PharmaFrontiers has hired Lynne Hohlfeld as vice president of finance. Hohlfield was previously vice president and chief financial officer of Denota Ventures and has also worked at Bacterial Barcodes, Spectral Genomics, LifeCell, Dixie Chemical, Price Waterhouse Coopers, McKenna & Company, and Arthur Andersen.

 

Hohlfeld holds a BBA in accounting from the Universityof Wisconsin, Madison.

 


Remco van Soest has joined Eksigent Technologies as product manager of the company's NanoLC HPLC systems. In this role, he will lead development of tools for proteomics and biomarker discovery, and will be responsible for marketing the company's NanoLC-1D Plus and NanoLC-2D proteomics systems.

 

Most recently, van Soest was technical manager at Dionex. Prior to that, he was research scientist at LC Packings. He holds an MS in analytical chemistry from Vrije Universiteit the Netherlands.

 


Promoted? Changing jobs? GenomeWeb News wants to know. E-mail us at [email protected] to announce your move in PEOPLE, a weekly roundup of personnel changes in the genomics industry.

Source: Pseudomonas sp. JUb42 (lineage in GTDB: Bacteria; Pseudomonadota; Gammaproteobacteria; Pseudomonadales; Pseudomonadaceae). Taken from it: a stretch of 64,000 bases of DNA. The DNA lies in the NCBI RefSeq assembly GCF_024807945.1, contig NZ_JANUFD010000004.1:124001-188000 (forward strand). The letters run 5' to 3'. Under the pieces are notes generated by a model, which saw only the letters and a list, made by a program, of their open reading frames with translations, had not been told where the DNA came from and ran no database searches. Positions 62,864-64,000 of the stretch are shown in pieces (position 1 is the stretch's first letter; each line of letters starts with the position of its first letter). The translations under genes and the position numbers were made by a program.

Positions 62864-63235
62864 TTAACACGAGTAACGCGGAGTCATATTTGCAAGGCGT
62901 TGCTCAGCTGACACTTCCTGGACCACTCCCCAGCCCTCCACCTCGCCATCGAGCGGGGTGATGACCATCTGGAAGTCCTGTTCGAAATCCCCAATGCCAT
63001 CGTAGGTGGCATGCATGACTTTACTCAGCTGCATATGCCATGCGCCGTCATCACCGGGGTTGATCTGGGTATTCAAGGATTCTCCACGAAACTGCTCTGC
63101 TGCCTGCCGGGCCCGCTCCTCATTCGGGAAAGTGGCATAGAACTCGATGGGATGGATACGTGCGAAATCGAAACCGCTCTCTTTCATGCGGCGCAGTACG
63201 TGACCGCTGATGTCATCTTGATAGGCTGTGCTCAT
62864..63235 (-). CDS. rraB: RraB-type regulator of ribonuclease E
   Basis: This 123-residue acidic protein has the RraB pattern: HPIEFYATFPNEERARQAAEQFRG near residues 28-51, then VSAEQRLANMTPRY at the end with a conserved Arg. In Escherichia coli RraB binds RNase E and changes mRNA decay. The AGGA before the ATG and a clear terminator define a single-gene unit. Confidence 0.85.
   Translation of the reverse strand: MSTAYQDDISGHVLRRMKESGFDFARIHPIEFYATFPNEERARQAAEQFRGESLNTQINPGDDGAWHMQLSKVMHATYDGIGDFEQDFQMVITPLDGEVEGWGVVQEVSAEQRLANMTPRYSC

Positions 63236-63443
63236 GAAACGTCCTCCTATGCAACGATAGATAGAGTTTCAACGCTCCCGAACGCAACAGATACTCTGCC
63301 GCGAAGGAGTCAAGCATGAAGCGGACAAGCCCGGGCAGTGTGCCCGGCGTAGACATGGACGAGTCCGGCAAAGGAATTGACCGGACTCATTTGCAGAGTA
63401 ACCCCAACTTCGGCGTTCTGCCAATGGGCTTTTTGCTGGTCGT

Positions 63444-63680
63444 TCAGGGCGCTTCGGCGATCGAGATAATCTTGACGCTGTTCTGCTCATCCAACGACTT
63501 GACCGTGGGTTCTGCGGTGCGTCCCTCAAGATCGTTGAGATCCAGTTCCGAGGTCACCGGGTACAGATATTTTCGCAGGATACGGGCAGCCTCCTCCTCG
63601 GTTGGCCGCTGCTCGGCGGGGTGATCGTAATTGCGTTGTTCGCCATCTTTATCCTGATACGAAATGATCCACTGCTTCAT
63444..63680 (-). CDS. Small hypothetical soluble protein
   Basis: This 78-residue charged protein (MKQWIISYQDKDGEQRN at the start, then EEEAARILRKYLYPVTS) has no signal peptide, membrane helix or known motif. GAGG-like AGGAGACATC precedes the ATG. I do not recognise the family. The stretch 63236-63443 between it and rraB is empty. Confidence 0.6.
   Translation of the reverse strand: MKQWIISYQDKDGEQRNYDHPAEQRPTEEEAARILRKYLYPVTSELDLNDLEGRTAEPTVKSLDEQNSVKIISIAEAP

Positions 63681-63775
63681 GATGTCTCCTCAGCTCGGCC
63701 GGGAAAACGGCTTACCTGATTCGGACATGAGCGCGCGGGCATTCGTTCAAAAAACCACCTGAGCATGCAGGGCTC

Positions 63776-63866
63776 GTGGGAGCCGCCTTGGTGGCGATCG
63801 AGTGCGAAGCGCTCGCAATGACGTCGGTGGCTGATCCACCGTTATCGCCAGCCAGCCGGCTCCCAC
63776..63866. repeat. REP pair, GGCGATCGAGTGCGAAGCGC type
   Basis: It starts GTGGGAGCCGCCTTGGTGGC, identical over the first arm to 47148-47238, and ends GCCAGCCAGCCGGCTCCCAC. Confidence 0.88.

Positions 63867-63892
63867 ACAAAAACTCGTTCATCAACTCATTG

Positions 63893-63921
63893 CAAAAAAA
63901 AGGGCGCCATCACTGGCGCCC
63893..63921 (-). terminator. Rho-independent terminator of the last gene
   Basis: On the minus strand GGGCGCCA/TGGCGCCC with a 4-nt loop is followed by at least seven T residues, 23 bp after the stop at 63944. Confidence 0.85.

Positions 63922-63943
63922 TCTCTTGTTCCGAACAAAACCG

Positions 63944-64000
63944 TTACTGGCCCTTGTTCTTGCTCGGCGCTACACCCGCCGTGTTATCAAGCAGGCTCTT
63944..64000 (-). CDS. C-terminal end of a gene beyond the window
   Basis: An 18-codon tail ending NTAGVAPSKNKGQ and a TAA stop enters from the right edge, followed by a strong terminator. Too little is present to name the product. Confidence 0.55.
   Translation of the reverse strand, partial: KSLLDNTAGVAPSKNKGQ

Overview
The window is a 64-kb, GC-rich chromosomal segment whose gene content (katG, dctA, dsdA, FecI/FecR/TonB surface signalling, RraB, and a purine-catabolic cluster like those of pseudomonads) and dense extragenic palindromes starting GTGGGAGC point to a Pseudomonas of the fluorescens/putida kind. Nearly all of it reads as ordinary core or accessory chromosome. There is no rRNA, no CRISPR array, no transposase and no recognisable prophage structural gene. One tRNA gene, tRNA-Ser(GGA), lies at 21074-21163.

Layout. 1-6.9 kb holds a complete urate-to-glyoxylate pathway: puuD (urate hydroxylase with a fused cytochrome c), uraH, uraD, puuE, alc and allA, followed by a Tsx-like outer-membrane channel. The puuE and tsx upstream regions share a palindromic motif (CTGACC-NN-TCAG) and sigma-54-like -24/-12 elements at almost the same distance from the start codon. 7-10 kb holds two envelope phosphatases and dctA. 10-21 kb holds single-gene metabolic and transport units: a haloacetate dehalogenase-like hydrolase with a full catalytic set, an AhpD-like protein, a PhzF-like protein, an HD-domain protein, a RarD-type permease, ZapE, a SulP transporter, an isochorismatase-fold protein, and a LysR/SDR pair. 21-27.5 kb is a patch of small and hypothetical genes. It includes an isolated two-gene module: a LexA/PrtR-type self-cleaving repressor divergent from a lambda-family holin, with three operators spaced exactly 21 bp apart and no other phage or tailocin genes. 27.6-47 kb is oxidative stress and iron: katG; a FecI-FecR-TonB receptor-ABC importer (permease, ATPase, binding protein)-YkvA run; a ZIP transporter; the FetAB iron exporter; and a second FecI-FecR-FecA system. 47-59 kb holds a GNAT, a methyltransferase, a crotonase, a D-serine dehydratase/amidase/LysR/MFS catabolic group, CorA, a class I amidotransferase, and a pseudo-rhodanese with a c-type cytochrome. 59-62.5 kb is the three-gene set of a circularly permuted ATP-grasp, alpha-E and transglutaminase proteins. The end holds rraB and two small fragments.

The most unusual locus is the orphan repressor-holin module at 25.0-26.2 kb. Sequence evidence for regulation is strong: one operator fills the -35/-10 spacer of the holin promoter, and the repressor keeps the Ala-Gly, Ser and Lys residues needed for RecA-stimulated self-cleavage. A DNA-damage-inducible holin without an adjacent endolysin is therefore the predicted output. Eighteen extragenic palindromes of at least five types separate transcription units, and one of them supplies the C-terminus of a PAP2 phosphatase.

The Scan

Interfering With Invasive Mussels

The Chicago Tribune reports that researchers are studying whether RNA interference- or CRISPR-based approaches can combat invasive freshwater mussels.

Participation Analysis

A new study finds that women tend to participate less at scientific meetings but that some changes can lead to increased involvement, the Guardian reports.

Right Whales' Decline

A research study plans to use genetic analysis to gain insight into population decline among North American right whales, according to CBC.

Science Papers Tie Rare Mutations to Short Stature, Immunodeficiency; Present Single-Cell Transcriptomics Map

In Science this week: pair of mutations in one gene uncovered in brothers with short stature and immunodeficiency, and more.